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Fraud Exprosed Whot you Dont Could Cost your company millions - Joseph W.

Joseph W. Fraud Exprosed Whot you Dont Could Cost your company millions - Wiley Publishing, 2003. - 289 p.
ISBN: 0-471-27475-5
Download (direct link): fraudexposedwhatyoudont2003.pdf
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The terrain here may indeed be rugged. Donald Soeken, a clinical psychologist at Saint Elizabeth’s Hospital in Washington, D.C., and his wife, a statistician at the University of Maryland, conducted a study of 233 whistleblowers in 1989. They found those likely to make such disclosures were family men in their forties, possessed of a strong conscience, and maintaining high moral values. Their
experiences, however, were disheartening: 90 percent were fired or demoted, 26 percent had to seek physical or psychological care, 15 percent divorced, 10 percent attempted suicide, and 8 percent went bankrupt. Even so, 84 percent said they would do it again in the same circumstances.55
Such unfortunate consequences are not, it seems, unknown even in agencies whose primary mission is the detection and prosecution of misconduct. Martin Edward Andersen was a manager in the U.S. Department of Justice who complained in 199 7 of what he called “‘ a cesspool of official misconduct,’ including sexual favoritism in hiring, breaches of security and visa fraud in the department’s overseas criminal training program.” For these acts, he alleged, he was stripped of his security clearance and transferred to a meaningless job in a warehouse. After years of legal wrangling, he was finally awarded a cash settlement, and in 2001, after he voluntarily left the Department of Justice, he received a pubic service award from the Office of Special Counsel. Speaking of such situations, James E. Fisher, director of the Emerson Electric Center for Business Ethics at St. Louis University, commented: “The lone whistle-blower is often set up against a powerful corporate or government entity with more resources and power.... From the get-go, you have the likelihood of retaliation.” Commenting on such situations, author Marci Alboher Nusbaum noted that while all but 15 states have some form of general whistleblower legislation, the protections afforded the employee are still a “patchwork.”56 Forensic practitioners are not in the identical position to whistleblowers since it is their job to discover bad news, yet even they may be censured for doing their jobs aggressively and well.
It will be unfortunate and unproductive if forensic professionals are viewed only as snitches or persons intent on playing a serious game of gotcha. Forensic professionals as pathologist have much to offer the organization beyond the immediate issues of who is doing something wrong. By training and the nature of their duties, they are one of the few entities in the organization that is interested in “looking under the hood,” and not just seeing how fast someone can make the machine run. In this regard, they can be of immense immediate and long-term benefit to the organization well beyond the scope of their official duties.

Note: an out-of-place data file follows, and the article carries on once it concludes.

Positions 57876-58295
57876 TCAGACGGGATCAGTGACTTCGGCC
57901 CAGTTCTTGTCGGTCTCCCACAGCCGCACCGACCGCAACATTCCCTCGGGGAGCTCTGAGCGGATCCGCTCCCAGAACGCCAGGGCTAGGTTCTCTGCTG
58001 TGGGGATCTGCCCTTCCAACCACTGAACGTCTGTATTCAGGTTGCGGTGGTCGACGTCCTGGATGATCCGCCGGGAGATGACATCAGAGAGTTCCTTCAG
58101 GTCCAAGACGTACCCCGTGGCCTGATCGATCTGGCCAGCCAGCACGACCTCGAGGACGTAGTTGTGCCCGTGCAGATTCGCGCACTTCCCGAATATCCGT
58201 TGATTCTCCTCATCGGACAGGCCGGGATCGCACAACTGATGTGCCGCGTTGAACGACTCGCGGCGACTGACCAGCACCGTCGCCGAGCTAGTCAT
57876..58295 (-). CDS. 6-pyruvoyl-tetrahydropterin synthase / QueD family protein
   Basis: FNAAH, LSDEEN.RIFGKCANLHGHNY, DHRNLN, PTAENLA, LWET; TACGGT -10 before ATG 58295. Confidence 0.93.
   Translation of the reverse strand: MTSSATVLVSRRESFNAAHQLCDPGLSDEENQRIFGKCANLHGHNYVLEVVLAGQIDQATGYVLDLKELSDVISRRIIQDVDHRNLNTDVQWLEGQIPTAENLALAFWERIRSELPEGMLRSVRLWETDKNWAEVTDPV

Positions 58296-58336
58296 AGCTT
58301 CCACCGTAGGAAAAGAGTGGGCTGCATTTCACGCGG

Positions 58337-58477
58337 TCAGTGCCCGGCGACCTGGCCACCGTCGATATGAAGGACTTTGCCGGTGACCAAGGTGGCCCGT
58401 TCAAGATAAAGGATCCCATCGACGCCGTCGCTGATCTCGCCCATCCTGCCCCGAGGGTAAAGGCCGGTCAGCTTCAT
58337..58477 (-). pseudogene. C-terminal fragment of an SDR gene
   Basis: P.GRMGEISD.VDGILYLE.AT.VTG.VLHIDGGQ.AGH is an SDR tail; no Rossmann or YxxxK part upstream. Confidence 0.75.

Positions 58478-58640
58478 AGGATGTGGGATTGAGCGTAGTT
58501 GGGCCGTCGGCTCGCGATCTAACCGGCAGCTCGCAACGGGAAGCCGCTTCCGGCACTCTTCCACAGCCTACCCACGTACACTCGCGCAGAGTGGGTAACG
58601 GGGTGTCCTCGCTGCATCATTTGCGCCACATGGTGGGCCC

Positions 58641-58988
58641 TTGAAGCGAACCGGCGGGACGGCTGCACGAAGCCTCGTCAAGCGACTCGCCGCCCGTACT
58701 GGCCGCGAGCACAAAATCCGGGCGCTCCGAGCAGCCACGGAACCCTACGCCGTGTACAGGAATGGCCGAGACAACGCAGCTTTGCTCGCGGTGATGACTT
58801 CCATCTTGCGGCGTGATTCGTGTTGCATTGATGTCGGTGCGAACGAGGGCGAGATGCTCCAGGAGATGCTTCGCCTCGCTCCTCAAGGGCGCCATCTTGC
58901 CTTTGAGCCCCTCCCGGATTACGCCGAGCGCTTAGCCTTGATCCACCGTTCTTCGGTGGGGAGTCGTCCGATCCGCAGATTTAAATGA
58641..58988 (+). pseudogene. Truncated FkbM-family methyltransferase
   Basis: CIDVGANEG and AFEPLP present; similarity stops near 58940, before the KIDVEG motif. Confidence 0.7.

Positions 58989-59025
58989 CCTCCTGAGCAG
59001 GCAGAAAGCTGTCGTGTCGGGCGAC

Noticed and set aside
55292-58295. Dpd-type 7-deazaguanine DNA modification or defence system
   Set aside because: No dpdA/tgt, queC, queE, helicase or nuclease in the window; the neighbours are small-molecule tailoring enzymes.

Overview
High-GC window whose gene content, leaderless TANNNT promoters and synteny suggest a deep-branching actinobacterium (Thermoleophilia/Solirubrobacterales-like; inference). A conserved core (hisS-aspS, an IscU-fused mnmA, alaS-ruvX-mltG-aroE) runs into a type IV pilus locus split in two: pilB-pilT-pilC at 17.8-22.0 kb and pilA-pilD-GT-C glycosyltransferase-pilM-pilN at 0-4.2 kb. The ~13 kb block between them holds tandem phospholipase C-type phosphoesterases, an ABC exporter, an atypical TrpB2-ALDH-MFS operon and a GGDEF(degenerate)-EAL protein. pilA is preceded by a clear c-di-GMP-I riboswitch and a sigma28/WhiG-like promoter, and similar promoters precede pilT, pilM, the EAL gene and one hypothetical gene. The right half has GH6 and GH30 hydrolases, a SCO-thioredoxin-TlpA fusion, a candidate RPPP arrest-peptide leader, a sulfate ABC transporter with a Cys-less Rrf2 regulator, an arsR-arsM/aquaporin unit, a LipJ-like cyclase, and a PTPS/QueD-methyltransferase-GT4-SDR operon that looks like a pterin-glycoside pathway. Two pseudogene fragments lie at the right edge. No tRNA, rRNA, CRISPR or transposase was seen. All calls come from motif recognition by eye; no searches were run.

Authors Argyris and Schon have written extensively of the issue of organizational learning and the peculiar strengths and weaknesses that organizations exhibit. Many of the issues they raise are pertinent to our consideration of the role of pathologist as an aid in the enterprise of organizational learning.
First, they note there are many way to conceive of the organization. These may include conceptualizations of it as an arena of social psychology and group dynamics; a structure of authority and information flow; an institution for the achievement of social objectives; a culture; or as a theater for the interplay of conflicts of interest.57 To some degree, they contend, each of these perspectives has merit and, to the degree it is adopted as a frame of reference, has meaning for how the organization may be said to learn. Such learning, however, can occur only through the media of individuals—the persons who constitute the
organization. Given this fact, there may be serious impediments for the achievement of learning by the organization, since information flow, particularly when the news is not good, may be severely constricted.
This may be the fault of the individuals themselves, who believe that rather than report bad news, with a little additional work on their part it can be turned into good news. Also, they instinctively understand that bad news is often not well received at the top. Were they so inclined to send bad news upward, they also understand that senior management usually adopts an orientation that requires that bad news be accompanied by proposed solutions in the same package— thus more disincentive to send the bad news upward.
Once middle management is in receipt of the bad news, they also have a tendency not to report it upward. Accordingly, it goes forward, if at all, in smaller, manageable pieces. Thus they contend, does upper management receive bad news in incremental bites, usually with firm assurances that those below have the situation under control and will have it resolved promptly. The net effect of these dynamics is that those at the bottom of the ladder, where the problem was first surfaced, remain ignorant and frustrated by the fact that bad news was reported and top management apparently is doing nothing about it.
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